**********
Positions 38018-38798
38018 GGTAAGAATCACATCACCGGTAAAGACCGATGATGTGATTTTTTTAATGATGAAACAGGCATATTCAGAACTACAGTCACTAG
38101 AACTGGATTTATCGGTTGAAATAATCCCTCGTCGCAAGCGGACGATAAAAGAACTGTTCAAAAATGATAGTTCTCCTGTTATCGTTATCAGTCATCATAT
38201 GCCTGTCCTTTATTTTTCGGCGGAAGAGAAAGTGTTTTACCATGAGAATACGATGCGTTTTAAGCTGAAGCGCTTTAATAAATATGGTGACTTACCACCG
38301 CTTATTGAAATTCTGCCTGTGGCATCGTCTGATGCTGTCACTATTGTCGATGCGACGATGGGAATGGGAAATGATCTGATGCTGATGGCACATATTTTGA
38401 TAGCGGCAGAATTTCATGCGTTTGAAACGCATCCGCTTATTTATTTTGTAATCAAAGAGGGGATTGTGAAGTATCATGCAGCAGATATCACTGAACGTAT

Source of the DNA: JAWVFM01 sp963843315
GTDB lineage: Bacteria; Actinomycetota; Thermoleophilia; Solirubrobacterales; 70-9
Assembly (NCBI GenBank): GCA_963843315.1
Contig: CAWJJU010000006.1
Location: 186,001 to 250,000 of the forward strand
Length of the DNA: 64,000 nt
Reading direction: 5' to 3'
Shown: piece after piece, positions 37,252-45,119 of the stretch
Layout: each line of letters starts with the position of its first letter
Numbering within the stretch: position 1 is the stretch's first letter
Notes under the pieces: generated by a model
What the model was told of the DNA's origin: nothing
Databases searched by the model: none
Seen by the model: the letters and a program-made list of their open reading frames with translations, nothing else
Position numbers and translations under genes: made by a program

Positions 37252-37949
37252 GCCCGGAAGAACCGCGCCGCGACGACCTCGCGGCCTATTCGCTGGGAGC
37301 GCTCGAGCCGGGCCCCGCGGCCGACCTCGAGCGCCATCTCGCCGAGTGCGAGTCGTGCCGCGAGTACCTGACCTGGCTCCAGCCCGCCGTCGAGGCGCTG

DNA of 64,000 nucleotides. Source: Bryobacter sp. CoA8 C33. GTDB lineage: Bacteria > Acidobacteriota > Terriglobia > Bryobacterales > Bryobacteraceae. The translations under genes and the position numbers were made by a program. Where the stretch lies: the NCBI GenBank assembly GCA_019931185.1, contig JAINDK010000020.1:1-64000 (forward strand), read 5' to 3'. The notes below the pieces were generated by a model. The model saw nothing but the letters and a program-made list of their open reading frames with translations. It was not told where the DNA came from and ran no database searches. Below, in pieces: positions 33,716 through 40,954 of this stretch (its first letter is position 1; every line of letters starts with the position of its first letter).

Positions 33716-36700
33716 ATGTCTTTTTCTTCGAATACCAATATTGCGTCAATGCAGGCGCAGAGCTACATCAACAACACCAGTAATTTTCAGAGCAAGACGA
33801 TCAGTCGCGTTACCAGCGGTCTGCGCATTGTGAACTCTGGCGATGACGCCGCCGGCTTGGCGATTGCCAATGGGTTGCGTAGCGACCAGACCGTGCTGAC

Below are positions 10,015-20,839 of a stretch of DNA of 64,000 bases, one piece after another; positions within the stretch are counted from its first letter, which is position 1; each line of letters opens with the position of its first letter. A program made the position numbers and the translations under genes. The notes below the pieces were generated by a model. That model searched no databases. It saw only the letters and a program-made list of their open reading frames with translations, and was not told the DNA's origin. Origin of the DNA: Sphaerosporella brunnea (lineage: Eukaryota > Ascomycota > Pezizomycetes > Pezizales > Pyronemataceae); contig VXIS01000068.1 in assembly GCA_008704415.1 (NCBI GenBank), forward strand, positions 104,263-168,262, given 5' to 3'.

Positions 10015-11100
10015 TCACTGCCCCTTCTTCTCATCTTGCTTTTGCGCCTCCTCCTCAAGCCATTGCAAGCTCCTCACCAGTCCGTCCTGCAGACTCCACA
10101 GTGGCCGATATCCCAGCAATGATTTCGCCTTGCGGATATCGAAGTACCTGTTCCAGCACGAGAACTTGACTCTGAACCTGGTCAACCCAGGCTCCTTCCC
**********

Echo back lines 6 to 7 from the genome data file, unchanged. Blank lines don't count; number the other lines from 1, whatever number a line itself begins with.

38401 TAGCGGCAGAATTTCATGCGTTTGAAACGCATCCGCTTATTTATTTTGTAATCAAAGAGGGGATTGTGAAGTATCATGCAGCAGATATCACTGAACGTAT

Source of the DNA: JAWVFM01 sp963843315